What You Need to Know About Private Mortgage Insurance (PMI)

What You Need to Know About Private Mortgage Insurance (PMI)

Private mortgage insurance is a topic that few home buyers educate themselves about. Here is a brief explanation about PMI so you can make a more informed decision with your next home purchase.

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If you have been shopping for a home, you have probably heard the term “private mortgage insurance,” or PMI. But do you understand the ins and outs of this type of insurance?

PMI is typically a requirement for home buyers who put less than 20 percent down on their home. This is designed to protect the lender’s interest in the loan in case you default on your mortgage payments. But just because you are paying PMI each month doesn’t mean you can just walk away from your home or stop making payments without any consequences. If you default on your mortgage loan, the bank will still repossess it and come after you financially.

PMI protects the lender this way: If you put 10 percent down on your home and you default on your mortgage payments, the insurance company will pay the lender the difference between your down payment and the 20 percent required for the home. In this instance, the insurance company would pay the bank 10 percent of the home’s value because you have already put 10 percent down on the home.

This might seem unfair to some home buyers. After all, the lender gets financial protection and YOU have to pay for it? But if you think about it, the lender is the one taking all the risk. Before PMI was as common as it is today, banks wouldn’t even think about giving someone a mortgage loan if they didn’t have a large down payment because it was just too risky. But with PMI, some lenders have given loans with 0 percent down because they know they will recoup their losses from the insurance company. So in essence, PMI offers you a way to buy a home without the obstacle of saving up thousands of dollars for a down payment.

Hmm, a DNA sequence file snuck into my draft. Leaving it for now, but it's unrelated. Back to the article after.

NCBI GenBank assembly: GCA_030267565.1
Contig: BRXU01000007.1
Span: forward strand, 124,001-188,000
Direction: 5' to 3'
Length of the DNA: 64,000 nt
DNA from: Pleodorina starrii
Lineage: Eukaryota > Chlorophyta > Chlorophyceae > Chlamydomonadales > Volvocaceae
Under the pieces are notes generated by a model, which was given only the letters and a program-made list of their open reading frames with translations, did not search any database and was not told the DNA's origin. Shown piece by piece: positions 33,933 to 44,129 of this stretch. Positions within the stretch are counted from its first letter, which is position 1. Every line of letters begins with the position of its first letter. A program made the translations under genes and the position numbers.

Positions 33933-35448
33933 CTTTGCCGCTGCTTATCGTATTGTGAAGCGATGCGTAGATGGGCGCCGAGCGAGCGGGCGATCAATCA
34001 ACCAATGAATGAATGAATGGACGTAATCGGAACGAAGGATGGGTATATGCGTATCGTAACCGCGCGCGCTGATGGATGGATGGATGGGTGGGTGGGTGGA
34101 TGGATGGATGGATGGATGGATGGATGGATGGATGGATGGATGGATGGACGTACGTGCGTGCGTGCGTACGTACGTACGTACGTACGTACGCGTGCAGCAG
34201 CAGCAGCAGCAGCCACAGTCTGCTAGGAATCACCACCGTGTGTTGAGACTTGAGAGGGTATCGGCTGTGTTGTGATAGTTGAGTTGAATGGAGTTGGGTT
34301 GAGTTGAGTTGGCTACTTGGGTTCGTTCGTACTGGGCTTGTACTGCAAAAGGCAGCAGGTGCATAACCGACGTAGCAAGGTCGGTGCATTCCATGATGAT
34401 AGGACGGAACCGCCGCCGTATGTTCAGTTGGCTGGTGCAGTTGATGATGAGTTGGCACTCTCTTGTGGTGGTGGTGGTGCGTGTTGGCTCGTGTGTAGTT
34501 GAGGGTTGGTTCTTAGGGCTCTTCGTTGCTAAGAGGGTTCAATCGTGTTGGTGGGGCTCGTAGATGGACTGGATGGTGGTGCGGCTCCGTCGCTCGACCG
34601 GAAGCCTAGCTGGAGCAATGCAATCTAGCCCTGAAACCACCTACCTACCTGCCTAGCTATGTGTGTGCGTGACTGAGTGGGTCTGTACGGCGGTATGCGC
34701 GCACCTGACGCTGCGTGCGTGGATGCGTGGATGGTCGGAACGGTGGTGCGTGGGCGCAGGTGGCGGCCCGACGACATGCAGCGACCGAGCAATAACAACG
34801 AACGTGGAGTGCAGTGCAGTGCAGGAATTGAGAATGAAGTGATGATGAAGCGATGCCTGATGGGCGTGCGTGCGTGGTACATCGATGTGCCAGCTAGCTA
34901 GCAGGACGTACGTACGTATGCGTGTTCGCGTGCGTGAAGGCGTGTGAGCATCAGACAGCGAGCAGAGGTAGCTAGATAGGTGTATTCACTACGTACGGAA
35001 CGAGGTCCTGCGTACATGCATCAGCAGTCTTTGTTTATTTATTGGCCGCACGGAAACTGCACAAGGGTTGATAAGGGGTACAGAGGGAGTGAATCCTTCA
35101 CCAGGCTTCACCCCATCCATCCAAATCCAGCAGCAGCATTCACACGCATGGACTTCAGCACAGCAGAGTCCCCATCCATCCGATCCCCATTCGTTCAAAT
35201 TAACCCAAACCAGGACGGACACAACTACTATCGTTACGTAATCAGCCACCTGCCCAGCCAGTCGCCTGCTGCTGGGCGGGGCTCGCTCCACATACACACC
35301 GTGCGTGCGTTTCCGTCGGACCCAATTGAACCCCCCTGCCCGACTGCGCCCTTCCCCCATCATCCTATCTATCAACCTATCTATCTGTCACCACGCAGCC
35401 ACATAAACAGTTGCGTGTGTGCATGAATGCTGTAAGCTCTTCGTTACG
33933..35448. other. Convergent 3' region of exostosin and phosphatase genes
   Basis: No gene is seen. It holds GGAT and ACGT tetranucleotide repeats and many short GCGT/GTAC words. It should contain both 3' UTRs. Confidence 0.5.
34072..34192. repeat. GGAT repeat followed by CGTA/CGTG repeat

Your PMI payment is typically included as part of your mortgage payment. If you have a small down payment, your PMI is going to be higher. Also, you don’t get to choose the insurance company. The lender chooses it for you and the payment will automatically be added to your mortgage loan.

Once you own 22 percent (in most cases) of your home, your PMI is automatically canceled by the insurance company. They are required by law to do so, but it never hurts to check your mortgage statements to make sure you are not getting charged for insurance that you no longer need. You can also contact the insurance company to cancel the policy once you own 20 percent of your home instead of waiting until you own the extra two percent.

Here’s some good news: If your home increases in value, you suddenly have more equity in it which means you can cancel your PMI sooner. For instance, if you put down $10,000 on a $150,000 house and the value of the house increases by $20,000 in the first few years, you now own 20 percent of your home because you can combine the $20,000 and the $10,000 that you put down on the house.

Private mortgage insurance isn’t necessarily a complicated issue. Your mortgage lender should be able to answer your questions about PMI so you know exactly what you are paying for and how long you have to pay it.

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